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Ameritrade just announced a new service for retail investors that
offers automated asset allocation and rebalancing using ETFs. This is
clearly bad news for "full service" brokers and providers of separately
managed accounts. And although hedge fund managers don’t yet realize
it, Amerivest competes with them too.

First some background on Amerivest and why automated asset allocation is so compelling.

Ameritrade’s new product Amerivest works as follows. Investors use
an online wizard that determines their savings goals and risk tolerance
by answering a series of questions. They input the amount they want to
invest (a lump sum, regular contributions or both), and Amerivest
generates a suggested portfolio of exchange-traded funds (ETFs).
Investors can purchase the entire portfolio with a single click. They
can then monitor the portfolio, make additional investment
contributions, and rebalance back to the suggested asset allocation
with a single click. (Ameritrade suggests annual rebalancing.) The
fees? Similar to, but cheaper than a managed account: no fees for ETF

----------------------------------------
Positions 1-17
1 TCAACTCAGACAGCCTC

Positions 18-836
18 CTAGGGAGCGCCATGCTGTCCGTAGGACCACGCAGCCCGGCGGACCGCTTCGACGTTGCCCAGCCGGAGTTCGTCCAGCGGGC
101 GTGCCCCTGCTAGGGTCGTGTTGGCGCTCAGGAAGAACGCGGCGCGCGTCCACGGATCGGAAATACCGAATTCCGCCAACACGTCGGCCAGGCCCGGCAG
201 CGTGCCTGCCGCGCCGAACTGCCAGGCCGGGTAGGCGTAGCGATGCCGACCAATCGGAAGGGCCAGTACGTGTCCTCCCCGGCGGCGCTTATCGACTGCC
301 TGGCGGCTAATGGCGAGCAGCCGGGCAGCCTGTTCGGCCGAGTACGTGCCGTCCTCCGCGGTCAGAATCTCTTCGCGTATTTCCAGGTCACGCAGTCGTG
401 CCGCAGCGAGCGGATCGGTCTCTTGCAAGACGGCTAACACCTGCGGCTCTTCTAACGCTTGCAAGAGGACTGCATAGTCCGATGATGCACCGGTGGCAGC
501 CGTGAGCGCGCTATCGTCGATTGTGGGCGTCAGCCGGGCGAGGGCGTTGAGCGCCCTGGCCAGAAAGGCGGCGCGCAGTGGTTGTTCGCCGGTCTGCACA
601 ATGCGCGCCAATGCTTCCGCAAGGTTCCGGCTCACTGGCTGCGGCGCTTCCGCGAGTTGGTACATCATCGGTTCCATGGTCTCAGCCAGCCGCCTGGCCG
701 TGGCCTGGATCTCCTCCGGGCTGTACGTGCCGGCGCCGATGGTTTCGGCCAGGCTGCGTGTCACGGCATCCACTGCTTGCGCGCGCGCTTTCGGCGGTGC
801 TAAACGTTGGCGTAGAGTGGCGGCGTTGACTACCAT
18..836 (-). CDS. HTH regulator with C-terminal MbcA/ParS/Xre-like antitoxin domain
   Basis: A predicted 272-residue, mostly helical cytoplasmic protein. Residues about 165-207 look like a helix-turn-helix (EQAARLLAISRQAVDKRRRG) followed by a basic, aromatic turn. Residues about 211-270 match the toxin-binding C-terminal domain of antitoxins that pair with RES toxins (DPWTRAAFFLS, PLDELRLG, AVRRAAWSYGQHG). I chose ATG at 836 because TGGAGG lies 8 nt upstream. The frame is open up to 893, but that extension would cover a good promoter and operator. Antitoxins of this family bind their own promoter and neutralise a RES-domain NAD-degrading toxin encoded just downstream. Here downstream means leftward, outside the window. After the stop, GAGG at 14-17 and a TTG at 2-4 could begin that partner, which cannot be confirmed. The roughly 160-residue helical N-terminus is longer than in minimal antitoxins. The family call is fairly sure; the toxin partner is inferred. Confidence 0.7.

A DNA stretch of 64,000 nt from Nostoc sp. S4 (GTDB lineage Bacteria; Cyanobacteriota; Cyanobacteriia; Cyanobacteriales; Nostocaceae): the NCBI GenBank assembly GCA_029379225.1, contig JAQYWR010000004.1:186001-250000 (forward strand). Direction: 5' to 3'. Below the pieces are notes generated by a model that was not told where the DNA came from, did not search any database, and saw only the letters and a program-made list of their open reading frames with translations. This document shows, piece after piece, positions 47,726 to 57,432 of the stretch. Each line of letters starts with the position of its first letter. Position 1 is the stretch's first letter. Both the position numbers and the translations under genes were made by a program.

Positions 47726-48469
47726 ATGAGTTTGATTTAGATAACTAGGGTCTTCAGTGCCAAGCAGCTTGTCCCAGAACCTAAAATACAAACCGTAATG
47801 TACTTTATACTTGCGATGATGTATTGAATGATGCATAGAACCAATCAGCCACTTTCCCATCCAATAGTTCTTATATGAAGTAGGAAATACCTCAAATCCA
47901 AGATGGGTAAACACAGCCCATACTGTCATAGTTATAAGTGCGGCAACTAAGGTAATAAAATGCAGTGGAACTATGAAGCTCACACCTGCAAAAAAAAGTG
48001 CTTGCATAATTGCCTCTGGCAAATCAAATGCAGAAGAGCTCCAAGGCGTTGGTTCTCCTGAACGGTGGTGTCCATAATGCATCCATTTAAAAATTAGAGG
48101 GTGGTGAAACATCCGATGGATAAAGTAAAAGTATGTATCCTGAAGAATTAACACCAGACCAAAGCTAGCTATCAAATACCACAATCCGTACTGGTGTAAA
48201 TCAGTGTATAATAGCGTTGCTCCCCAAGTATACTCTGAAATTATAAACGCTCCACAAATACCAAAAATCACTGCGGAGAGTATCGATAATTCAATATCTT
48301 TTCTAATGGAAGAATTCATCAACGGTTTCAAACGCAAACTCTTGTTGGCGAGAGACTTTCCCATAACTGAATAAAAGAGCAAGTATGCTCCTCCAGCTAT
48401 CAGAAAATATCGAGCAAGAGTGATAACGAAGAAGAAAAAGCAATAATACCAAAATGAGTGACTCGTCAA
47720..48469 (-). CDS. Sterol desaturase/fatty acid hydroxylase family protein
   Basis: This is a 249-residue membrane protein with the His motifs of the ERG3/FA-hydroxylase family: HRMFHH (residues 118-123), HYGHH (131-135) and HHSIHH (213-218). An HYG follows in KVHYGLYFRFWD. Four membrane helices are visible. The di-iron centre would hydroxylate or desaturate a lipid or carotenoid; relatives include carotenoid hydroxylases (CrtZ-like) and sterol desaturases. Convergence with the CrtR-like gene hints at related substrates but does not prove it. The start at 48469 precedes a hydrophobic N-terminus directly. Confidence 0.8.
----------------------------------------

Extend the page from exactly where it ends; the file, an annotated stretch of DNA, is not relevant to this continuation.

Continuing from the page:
trades, 50 basis points for accounts below $100,000 and 35 basis points
for accounts above $100,000. Ameritrade’s implementation of Amerivest
is outstanding; you can see how clear, intuitive and un-daunting the
account set up is by taking the tour here.

I’ve argued since early 2003 that an online brokerage account that
offers automated asset allocation and rebalancing using ETFs is the killer retail investor product.  Here’s what I wrote in A Better Way to Invest, a guide to investing using ETFs:

The larger online brokerages will have the resources to
develop better and better products at lower and lower cost. Look for
them to offer automated tools to make it easier for customers to
allocate assets and manage their portfolios… As the larger online
brokerages begin to focus on investors rather than traders, expect
their asset allocation and portfolio management tools to improve
markedly.

Why is this product so compelling? Three reasons. First, the
combination of asset allocation, rebalancing and tax-loss selling is
far superior to the simple buy-and-hold strategy followed by most
retail investors. Second, low cost index mutual funds and ETFs are a
better vehicle for asset allocation than mutual funds. Actively-managed
mutual funds tend to under-perform their index benchmarks, and they
suffer from style drift and market timing (variances in net cash), both
of which make asset allocation far harder at the portfolio level.
Third, online brokerages are the right platform for ETF-based accounts
because they offer remarkably low trading costs.

Now, it’s clear that Amerivest and similar products that will no
doubt be rolled out by the other online brokerages are a serious threat
to the “full service

Source: Does Amerivest compete with hedge funds? You bet!